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Known for her grace, fresh beauty and cheerfulness, in the course of her short career Betty Bird played all sorts of film roles, taking part in about forty films. But who, in fact, was our Betty Bird?

A too short career

One of the great talents of Austrian cinema of the past, who, however, was neither properly recognised nor appreciated in her time, is undoubtedly actress Betty Bird. Known for her grace, her fresh beauty and her cheerfulness, in the course of her short career Betty Bird played all sorts of film roles, taking part in around forty films. But who, in fact, was our Betty Bird?

Hilde Elisabeth Ptak (this was her real name) was born on June 18, 1901 in Vienna. Her father, Ludwig Ptak, was the personal secretary of Count Alexander ‘Sascha’ Kolowrat-Krakowsky, founder of the legendary Sascha-Film, one of Austria’s first and most important film production companies. For this reason, young Hilde became interested in the film world from a very young age, taking part in a number of short films produced by Sascha-Film after winning the Viennese film beauty queen competition.

Married to cameraman and later also director Gustav Ucicky (1899 – 1961), young Betty Bird got her first important role in 1927, when she took part in Hans Otto Löwenstein’s feature film Madame dares an Escapade. Initially, the young woman chose the stage name Hilde Bird (‘bird’ was, in fact, the English translation of her Czech surname Ptak), but she soon decided to change her first name as well, becoming the talented Betty Bird that many people knew.

In the course of her career, as already mentioned, young Betty Bird took part not only in romances, as could easily happen to a performer with her charm and physicality, but also in thrillers, detective stories and even comedy films. With her husband Gustav Ucicky, she soon moved to Germany, first to Munich, then to Berlin, where she attempted an international career. Among the numerous feature films she took part in were Waterloo (Karl Grune, 1929), The Opera Ball (Max Neufeld, 1931), The Emperor’s Waltz (Friedrich Zelnik, 1933) and even The Great Love (1931), the only film directed in Austria by the great Otto Preminger.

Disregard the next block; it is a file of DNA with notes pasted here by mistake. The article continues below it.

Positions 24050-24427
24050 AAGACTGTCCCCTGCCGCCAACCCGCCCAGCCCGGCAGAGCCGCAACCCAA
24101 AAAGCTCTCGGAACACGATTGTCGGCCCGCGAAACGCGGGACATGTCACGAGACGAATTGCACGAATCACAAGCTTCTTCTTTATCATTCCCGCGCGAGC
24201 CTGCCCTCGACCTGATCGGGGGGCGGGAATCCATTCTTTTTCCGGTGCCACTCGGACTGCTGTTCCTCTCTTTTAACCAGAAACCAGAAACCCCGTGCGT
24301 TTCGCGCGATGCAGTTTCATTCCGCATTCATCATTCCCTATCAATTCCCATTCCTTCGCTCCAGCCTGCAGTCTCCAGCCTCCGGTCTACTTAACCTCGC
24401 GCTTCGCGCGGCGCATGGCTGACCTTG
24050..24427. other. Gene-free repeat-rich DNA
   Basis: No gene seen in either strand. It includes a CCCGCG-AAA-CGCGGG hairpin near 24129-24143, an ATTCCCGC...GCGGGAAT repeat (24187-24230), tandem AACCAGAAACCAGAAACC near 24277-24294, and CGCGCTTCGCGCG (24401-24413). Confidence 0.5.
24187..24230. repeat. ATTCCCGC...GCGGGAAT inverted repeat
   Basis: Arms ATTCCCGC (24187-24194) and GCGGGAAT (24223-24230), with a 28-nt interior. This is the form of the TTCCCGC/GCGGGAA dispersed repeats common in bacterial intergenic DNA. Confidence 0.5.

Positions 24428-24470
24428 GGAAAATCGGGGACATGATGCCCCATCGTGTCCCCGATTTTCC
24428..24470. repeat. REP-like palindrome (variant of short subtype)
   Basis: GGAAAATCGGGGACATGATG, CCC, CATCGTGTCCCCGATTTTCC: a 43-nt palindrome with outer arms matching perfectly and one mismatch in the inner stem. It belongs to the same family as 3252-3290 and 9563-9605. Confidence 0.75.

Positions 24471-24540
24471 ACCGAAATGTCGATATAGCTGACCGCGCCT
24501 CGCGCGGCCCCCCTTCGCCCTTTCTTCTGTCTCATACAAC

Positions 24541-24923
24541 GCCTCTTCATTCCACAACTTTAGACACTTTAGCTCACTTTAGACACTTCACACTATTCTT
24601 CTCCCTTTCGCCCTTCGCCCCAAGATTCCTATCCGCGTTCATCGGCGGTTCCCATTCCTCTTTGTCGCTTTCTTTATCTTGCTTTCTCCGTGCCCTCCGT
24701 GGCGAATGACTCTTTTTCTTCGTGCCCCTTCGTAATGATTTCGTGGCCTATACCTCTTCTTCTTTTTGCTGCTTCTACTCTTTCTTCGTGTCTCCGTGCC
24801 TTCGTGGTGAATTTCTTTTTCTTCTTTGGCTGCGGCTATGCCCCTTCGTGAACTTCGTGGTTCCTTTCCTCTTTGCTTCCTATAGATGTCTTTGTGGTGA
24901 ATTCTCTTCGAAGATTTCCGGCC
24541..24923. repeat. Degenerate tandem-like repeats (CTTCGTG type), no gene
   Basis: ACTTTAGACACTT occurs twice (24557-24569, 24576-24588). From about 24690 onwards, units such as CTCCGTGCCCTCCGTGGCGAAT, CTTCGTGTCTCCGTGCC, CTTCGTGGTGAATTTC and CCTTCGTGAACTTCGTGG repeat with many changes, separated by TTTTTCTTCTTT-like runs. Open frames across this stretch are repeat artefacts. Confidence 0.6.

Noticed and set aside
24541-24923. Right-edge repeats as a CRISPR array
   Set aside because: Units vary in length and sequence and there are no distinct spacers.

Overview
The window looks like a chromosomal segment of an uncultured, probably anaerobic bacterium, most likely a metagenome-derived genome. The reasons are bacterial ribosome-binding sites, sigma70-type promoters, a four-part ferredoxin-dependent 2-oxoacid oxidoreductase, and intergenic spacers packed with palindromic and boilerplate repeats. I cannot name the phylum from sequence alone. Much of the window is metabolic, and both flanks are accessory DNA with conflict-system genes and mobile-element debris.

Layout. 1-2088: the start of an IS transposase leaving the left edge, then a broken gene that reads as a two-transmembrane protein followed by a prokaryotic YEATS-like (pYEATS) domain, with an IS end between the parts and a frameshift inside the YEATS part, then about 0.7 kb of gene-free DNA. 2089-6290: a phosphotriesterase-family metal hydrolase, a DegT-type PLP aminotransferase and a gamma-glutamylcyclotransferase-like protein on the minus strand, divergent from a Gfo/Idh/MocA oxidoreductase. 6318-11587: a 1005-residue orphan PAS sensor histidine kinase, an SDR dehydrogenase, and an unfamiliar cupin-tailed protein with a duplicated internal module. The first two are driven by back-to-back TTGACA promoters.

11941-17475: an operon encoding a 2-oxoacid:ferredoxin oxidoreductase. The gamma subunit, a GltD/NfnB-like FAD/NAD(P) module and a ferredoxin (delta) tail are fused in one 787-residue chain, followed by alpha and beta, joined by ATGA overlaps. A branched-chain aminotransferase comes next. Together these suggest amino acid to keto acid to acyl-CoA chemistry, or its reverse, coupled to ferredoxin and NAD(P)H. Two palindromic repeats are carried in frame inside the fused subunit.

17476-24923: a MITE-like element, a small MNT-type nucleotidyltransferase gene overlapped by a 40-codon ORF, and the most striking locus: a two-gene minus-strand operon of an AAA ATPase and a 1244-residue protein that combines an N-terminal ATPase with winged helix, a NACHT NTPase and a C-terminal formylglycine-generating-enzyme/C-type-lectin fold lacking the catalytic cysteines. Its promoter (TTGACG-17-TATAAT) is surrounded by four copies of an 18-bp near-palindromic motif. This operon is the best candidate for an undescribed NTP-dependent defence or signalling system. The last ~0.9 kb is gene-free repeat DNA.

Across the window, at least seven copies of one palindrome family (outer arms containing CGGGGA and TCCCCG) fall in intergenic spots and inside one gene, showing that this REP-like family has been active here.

Critics were always enthusiastic about the performances of elegant Betty Bird, who, for her part, unlike many of her colleagues, did not even find it difficult to adapt to a new way of acting at a time when sound films became definitively popular. And yet, for the last part of her career, which lasted only eight years, the actress, despite her constant desire for constantly challenging roles, which allowed her to be funny without ever being grotesque, almost always only obtained minor parts. The last film she took part in was the comedy Hero for a Night, directed by Martin Fric in 1935. From then on, his life changed radically.

Having returned to Austria, the actress divorced Ucicky in August 1936 and, now retired from the film industry, she married the Czech-born dentist Hilde Hruska on December 23, 1937 in Rome, with whom she moved permanently to the Italian capital, where she remained until her death on March 4, 1998, at the age of ninety-six, almost forgotten by all. It is a pity, therefore, that the talent of this likeable and versatile actress was never really recognised in her time. Certainly, our Betty Bird could have given us many more satisfactions. And yet, even today, when we happen to watch some old films in which she took part, we realise how she has never ceased to make us laugh, to move us, to thrill us.

Info: the page of Betty Bird on iMDb